Women are joyously casting off the long, black abayas that they are forced to wear as they live under Isis, as they manage to make it out of the territory controlled by the extremist group.
The woman on top of the white car is Arab, according to freelance journalist Jack Shahine. The one on the blue car in the brightly-coloured dress is Kurdish.
The women cast off their Abayas as they head back into Kurd control areas, according to reports.
While the location and context of the images can't be definitively verified, journalists on the ground in the region said that they had been taken as women made their way across the border into safe territories.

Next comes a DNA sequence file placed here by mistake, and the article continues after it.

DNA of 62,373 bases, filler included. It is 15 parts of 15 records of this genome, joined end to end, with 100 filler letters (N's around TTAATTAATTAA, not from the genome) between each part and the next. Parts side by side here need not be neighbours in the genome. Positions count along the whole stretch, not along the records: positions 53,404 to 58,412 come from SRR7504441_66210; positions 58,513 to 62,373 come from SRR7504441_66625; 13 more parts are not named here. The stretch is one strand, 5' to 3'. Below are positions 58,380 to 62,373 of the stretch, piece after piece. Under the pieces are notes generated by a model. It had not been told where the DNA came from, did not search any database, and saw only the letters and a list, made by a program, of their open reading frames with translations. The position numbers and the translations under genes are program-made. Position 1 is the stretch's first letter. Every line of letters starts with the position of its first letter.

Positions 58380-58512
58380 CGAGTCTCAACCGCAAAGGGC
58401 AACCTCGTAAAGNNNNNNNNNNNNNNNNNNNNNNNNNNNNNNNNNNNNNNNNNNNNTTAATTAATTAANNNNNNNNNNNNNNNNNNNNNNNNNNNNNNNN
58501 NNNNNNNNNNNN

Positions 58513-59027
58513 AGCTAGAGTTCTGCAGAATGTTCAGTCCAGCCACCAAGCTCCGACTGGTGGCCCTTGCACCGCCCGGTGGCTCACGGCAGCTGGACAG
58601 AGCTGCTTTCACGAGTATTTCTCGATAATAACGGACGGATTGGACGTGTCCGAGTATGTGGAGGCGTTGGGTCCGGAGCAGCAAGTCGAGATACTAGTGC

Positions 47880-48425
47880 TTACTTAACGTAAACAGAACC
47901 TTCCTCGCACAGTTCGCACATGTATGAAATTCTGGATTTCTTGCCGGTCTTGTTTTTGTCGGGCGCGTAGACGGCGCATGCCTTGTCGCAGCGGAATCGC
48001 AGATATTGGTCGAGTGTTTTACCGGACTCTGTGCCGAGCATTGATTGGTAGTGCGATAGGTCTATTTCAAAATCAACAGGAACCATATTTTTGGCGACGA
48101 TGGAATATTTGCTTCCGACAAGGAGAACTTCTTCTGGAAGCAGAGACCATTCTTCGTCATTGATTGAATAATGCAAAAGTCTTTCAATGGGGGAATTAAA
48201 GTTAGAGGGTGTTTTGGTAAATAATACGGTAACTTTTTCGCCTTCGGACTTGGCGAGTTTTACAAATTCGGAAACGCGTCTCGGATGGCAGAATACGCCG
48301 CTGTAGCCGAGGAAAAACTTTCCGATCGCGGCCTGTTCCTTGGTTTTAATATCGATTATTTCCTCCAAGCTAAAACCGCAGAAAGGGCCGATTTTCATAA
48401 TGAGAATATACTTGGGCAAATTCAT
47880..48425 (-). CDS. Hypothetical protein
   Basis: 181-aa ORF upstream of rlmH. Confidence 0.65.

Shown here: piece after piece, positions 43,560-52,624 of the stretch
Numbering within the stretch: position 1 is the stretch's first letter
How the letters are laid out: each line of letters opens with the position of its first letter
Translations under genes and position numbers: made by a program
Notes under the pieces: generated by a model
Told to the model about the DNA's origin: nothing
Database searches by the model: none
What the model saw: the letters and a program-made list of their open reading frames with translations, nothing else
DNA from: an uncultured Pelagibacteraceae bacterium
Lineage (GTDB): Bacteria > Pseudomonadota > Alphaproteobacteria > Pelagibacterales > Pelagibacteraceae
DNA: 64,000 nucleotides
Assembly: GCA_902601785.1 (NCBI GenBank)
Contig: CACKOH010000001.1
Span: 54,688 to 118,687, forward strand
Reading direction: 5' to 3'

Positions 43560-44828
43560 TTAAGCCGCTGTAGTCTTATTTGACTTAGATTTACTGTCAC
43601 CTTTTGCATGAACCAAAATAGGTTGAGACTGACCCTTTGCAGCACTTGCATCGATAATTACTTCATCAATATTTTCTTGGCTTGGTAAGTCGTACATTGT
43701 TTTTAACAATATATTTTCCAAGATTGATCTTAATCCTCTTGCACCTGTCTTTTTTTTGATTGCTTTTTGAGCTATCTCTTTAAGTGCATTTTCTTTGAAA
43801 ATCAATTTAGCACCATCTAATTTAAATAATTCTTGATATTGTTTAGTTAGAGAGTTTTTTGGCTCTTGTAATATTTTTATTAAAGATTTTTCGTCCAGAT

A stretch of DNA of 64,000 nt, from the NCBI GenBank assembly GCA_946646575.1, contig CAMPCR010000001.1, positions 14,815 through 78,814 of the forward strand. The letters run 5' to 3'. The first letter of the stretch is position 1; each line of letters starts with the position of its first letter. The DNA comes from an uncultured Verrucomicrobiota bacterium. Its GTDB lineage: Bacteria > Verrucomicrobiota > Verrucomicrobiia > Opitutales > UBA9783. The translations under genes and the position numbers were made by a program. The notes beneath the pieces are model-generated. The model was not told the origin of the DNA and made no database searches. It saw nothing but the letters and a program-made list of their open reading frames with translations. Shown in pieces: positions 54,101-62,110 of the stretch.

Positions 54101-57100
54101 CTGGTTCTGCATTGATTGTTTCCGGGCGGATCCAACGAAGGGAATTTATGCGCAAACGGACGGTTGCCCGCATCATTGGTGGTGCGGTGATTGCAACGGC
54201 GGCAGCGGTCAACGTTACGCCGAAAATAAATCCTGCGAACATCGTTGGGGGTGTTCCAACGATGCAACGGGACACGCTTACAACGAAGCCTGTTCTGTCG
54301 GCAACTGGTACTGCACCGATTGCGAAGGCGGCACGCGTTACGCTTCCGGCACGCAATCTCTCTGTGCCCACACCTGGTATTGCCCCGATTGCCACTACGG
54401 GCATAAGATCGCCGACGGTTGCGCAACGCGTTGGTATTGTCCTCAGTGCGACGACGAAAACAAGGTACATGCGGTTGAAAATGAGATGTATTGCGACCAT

According to reports, women living under the control of Islamic State are forced to wear the long black outfits that are cut to obscure any outline of their bodies. The veils are double-layered, and the Abayas have been especially designed after the group said that some of the Abayas revealed the outline of the body of their wearer, according to the Guardian.
Those details emerged shortly after a 10,000 word manifesto was uploaded online by Isis, which was a case study in the way that women are treated under the group. The document said that it was “legitimate” for fighters to marry women at the age of nine, and said that they should live in a “sedentary” role, as wives and mothers.
The manifesto said that after marriage, women’s “appointed role [is to] remain hidden and veiled and maintain society from behind”.
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